The only previous book on Zangwill, Joseph Leftwich's biography, is badly organized and too close to its subject, but I prefer it to Rabbi Wohlgelernter's: it is more informative, and written with much greater warmth. What Rabbi Wohlgelernter does provide is a clear and methodical summary of all Zangwill's major works. It is useful to have such a record available, but on the basis of these descriptions (which I have no doubt are competent) nothing will induce me to look at the bulk of Zangwill's output. His plays and novels sound like classic instances of good sentiments making bad literature. For the most part they appear to be heavy-handed and lifeless allegories advocating humanism, idealism, pacifism, and love, with a dash of 19th-century-style nationalism. The prevailing atmosphere can be gauged from one play, The Next Religion, where the last act takes place in a temple with stained-glass windows showing three saints of the “next religion”: Emerson, Mazzini, and Swinburne.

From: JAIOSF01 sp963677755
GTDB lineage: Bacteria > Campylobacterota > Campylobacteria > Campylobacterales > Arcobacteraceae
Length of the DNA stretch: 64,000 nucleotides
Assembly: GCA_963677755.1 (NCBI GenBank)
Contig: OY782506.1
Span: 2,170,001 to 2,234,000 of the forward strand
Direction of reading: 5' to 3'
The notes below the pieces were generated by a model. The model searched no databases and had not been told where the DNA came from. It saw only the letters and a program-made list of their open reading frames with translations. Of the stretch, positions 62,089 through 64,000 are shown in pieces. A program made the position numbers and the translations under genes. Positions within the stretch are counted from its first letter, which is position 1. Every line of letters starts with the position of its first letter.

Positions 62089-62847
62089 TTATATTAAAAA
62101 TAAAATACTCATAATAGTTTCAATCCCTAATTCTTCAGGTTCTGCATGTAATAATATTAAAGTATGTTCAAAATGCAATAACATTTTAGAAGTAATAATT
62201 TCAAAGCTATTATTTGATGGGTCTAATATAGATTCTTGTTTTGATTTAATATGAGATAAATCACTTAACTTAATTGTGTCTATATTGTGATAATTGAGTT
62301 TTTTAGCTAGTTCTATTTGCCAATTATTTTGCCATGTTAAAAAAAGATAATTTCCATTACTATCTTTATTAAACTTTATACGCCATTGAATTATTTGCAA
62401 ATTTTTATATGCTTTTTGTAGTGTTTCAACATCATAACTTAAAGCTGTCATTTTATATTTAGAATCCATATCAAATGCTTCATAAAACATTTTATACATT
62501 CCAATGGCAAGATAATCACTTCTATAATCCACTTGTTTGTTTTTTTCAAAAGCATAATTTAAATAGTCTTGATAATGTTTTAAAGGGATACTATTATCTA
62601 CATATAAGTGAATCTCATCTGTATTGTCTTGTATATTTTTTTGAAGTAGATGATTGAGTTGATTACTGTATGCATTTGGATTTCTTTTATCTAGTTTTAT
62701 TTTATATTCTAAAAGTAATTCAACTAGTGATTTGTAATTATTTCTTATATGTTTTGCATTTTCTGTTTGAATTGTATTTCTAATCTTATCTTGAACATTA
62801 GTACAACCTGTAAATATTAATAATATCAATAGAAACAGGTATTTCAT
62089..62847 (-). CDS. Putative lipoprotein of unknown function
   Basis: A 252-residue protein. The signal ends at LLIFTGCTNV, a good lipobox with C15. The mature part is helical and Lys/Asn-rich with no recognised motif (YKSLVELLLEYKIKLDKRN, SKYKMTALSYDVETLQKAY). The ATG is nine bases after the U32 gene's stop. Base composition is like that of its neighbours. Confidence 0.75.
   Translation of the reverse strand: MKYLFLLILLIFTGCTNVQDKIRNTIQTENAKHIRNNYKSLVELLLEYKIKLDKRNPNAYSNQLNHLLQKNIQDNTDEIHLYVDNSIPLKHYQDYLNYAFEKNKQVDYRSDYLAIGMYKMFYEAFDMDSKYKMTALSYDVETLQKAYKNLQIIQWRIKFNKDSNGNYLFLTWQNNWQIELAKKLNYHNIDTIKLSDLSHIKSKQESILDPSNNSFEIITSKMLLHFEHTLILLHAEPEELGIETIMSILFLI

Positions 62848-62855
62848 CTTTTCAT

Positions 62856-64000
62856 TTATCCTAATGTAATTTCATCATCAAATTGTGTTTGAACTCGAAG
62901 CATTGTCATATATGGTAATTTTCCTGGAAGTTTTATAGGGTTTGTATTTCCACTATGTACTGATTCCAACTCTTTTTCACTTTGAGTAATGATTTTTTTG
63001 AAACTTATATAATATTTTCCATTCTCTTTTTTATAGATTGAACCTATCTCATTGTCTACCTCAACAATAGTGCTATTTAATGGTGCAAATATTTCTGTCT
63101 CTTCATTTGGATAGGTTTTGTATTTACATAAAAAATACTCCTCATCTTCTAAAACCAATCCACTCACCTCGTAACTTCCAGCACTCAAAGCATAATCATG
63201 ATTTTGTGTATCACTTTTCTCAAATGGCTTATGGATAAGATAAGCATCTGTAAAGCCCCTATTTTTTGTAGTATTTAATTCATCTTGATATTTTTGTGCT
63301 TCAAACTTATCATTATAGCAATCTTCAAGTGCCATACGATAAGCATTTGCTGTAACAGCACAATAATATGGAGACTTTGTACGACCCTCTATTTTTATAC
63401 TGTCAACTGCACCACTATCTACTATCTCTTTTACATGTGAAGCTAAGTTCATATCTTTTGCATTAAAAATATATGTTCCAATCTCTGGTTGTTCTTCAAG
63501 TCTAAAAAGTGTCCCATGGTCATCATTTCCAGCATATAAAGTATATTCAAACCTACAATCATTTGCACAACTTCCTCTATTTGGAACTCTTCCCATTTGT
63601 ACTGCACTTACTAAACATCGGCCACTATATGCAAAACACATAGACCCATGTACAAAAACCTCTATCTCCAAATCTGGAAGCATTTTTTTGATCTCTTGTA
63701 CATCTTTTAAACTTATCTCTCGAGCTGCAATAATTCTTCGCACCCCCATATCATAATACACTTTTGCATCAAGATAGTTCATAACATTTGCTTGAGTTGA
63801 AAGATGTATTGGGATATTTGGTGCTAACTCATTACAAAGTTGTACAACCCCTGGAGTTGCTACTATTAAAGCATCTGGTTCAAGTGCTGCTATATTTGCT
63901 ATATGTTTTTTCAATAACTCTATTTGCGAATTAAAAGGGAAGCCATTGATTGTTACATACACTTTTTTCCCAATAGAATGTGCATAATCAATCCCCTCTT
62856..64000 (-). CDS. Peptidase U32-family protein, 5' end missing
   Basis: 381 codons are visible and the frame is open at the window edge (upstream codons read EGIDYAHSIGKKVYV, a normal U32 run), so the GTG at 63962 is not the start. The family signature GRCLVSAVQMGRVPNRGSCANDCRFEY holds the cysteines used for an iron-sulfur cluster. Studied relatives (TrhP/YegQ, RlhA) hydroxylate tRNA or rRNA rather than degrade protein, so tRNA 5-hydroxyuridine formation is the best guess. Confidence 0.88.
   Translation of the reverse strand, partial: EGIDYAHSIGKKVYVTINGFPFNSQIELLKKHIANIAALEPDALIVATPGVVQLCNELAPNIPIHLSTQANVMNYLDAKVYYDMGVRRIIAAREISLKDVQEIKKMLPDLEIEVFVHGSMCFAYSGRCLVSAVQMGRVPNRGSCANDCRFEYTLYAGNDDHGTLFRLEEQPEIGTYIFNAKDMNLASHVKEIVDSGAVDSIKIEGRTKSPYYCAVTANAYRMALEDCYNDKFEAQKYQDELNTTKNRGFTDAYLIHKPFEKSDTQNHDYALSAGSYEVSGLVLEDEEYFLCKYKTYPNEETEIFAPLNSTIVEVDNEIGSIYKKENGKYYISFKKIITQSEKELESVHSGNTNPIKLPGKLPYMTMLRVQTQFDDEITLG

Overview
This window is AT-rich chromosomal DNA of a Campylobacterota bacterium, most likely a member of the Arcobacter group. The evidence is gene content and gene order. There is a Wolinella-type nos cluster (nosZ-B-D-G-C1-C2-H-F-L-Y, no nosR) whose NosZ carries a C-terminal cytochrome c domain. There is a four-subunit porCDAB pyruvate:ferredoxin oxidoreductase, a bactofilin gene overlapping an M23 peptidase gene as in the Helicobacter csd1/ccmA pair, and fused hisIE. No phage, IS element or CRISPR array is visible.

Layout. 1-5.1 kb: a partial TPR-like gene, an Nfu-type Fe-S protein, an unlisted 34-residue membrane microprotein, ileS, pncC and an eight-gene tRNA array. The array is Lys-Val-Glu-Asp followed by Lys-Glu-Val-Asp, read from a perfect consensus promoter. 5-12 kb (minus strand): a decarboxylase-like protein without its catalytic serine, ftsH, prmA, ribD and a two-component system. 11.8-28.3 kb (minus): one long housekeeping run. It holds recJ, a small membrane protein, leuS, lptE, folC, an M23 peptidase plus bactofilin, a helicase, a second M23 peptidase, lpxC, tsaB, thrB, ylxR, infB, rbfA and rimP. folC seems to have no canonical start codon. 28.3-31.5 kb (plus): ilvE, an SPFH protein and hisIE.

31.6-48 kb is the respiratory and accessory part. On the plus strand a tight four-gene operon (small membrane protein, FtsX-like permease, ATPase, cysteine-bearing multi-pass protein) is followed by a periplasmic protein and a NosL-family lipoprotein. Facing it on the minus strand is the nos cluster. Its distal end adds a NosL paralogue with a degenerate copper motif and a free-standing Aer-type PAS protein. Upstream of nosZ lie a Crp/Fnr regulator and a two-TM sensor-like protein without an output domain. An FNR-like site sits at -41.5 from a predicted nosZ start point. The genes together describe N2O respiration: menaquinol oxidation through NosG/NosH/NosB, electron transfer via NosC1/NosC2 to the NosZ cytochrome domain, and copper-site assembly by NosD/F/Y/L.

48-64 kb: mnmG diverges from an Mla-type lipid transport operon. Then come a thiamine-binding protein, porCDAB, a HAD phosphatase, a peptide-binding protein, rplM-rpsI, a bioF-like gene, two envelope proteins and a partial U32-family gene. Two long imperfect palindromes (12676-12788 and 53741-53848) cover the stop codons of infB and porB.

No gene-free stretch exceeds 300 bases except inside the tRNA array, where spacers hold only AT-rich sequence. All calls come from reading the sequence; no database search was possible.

All this is as dead as mutton today, but no one could doubt that Zangwill was in earnest when he wrote; in fact his final efforts to get his plays produced ruined his health and finances, and hastened his death. In a recent article in COMMENTARY2 Dan Jacobson characterized Zangwill the novelist as “a purveyor of exotica.” In reality he was more ambitious than that would suggest, but it might have been better for him if he had stuck to his exotica: at least he would have been cultivating the territory which he knew best. As it is, to look at a list of his works is to be struck by how few of them are on Jewish themes. He began with comic novels like The Celibates' Club, and ended with his plays: the four or five “ghetto” books (with one minor exception) were written in his late twenties and early thirties, but though they alone keep his reputation alive, in a sense they represent a detour. For whatever his other loyalties, from first to last the main drive behind his career was to turn himself into a successful English man of letters, and by and large he managed to conform to the pattern of his period, right down to the olde-worlde Sussex village where he spent the last twenty years of his life.